Weekend Receipts: 50/50's the Strongest Newcomer in a Dolphin-Safe Weekend


Last week's box office roundup featured three movies that garnered $20 million, which makes this week's tally feel like an unassuming, but pleasant showing. Yes, Moneyball and Dolphin Tale are still garnering identical figures at the top of the leaderboard, but 50/50 earned back its whole budget in just its first three days at the multiplex. If Contagion stirred up a moviegoer fever, then 50/50 is a mildly throbbing tumor of success.

1. Dolphin Tale

Gross: $14,245,000 ($37,516,000)

Screens: 3,515

A matinee draw with a porpoise! Er, purpose! Sorry. Dolphin Tale was only a hair behind Moneyball after yesterday's count, so its no surprise that it comes to beat the Brad Pitt hit thanks to Saturday's family-heavy crowds. You stare valiantly into that great, dolphin-laden seascape, Harry Connick! You stare at it!

2. Moneyball

Gross: $12,500,000 ($38,469,000)

Screens: 2,993

Moneyball is shaping up to be Mr. October. The baseball flic is holding strong and probably won't peter off for a few weeks, so unless next week's Real Steel kills off the appeal of male-led, pseudo-sporty fare, I expect to revisit it next week here.

3. The Lion King (in 3D)

Gross: $11,057,000 ($79,652,000)

Screens: 2,340

Or as I like to call it: The Lion King 3: Hakuna Moolah. The rerelease of the '94 smash puts the film at #11 on the list of all-time highest grossing movies, right behind Toy Story 3 -- where it shall stay, dammit! I don't care if Jeremy Irons pops out of the screen in 3-D and gyrates wearing a robe of lion fur, Toy Story 3 deserves to trump this three-star Disney classic forever.

4. 50/50

Gross: $8,858,000

Screens: 2,458

I'm assuming moviegoers read our interviews with Seth Rogen and Anjelica Huston, because those will make you see 50/50. Joseph Gordon-Levitt is turning into a very appealing lead, and he's more winsome and likable here than in (500) Days of Summer -- even if he wore a wig throughout much of the shooting.

5. Courageous

Gross: $8,800,000

Screens: 1,161

I'll say one thing about this movie, one that I have zero interest in seeing: It cost nothing to make, made its budget back in one day of release, and that's impressive. The poster lets audiences know that its message involves more than a touch of theism, and I suspect there's a certain demographic that was starving for such a film to come out. Bravo there.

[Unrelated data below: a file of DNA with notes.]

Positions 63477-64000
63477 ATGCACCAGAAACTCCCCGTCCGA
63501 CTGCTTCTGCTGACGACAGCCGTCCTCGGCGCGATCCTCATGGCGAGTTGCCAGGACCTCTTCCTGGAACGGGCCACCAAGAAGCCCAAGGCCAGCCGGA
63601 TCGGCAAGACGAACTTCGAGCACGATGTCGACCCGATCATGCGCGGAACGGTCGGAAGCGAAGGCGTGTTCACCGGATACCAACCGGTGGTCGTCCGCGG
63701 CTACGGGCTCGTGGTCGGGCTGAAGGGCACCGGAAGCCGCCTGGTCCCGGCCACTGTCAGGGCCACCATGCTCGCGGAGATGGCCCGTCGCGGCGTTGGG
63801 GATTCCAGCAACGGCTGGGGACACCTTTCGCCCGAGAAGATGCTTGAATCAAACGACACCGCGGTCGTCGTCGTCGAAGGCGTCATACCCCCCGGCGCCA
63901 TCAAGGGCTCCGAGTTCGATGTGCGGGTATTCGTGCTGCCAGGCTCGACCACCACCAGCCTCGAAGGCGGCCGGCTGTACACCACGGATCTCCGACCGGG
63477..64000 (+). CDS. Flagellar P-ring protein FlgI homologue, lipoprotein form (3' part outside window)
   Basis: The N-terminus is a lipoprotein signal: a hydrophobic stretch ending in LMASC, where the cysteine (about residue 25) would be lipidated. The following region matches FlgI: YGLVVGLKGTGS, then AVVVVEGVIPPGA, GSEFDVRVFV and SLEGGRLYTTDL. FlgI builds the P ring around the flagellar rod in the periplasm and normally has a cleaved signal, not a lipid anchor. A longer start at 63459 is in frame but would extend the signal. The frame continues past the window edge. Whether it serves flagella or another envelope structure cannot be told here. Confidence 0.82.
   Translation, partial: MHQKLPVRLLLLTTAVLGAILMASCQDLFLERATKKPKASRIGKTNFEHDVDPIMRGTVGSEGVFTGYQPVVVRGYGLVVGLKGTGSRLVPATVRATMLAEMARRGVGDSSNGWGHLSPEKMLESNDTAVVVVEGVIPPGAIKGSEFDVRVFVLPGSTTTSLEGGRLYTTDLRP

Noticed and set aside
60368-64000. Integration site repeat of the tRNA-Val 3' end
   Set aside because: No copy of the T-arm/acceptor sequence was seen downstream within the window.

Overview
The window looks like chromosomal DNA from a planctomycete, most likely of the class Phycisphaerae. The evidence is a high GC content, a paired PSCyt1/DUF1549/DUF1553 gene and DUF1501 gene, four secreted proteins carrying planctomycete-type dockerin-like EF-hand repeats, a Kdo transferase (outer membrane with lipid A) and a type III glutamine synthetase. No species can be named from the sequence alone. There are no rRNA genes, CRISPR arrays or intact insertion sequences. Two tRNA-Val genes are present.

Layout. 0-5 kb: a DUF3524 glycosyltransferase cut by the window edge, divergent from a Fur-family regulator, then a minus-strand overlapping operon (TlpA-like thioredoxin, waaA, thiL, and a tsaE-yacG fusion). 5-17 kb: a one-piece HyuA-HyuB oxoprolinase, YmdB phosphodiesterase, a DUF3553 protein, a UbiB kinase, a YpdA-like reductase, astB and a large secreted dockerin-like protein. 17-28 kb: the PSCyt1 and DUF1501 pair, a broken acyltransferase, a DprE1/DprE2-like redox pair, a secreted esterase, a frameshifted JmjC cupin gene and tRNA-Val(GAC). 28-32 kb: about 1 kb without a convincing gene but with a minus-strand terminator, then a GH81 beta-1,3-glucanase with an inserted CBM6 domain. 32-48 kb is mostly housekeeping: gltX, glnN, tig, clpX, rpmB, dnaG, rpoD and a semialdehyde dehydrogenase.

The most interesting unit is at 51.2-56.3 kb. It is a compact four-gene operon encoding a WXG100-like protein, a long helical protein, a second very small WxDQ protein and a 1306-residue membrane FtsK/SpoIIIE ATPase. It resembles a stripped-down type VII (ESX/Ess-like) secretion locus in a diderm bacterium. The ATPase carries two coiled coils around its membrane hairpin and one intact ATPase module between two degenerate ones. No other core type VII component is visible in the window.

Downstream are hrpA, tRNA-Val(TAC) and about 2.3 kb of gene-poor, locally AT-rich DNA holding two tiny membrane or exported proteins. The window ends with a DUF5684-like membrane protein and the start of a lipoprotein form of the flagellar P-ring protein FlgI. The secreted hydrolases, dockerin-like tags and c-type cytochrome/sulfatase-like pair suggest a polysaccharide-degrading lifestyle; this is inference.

6. Dream House

Gross: $8,209,000

Screens: 2,661

Talk about a nightmare! With its mammoth budget, actors who work overtime to sell the unfortunate script, and contrived "intrigue" atmosphere, Dream House had no shot of a strong opening weekend. Another bust for Jim Robinson's Morgan Creek.

7. Abduction

Gross: $5,650,000 ($19,139,000)

Screens: 3,118

All of Sigourney Weaver's balloons have deflated, the bronze Taylor Lautner visage has faded to a rusty umber, and Abduction can't even abduct its budget back. Time to turn to wrestling movies, Tay.

8. What's Your Number

Gross: $5,600,000

Screens: 3,002

I'm a human being, so I love Anna Faris. But I don't love when Anna Faris stars in a movie that seems too contrived and dumb even to understand her. Let's pop in The House Bunny again and forget all about this.


  • I feel like I almost know too much about you now, Louis, after that Jeremy Irons fantasy.

  • Tommy Marx says:

    Sweetie, Lion King is #10, not #11, in the domestic box office (not adjusted for inflation). And while it will end up passing Toy Story 3, that in no way diminishes how incredibly wonderful Toy Story 3 was. When they held hands right before the end, I mean seriously, that had to be the most tearjerking moment since the ending of Field of Dreams.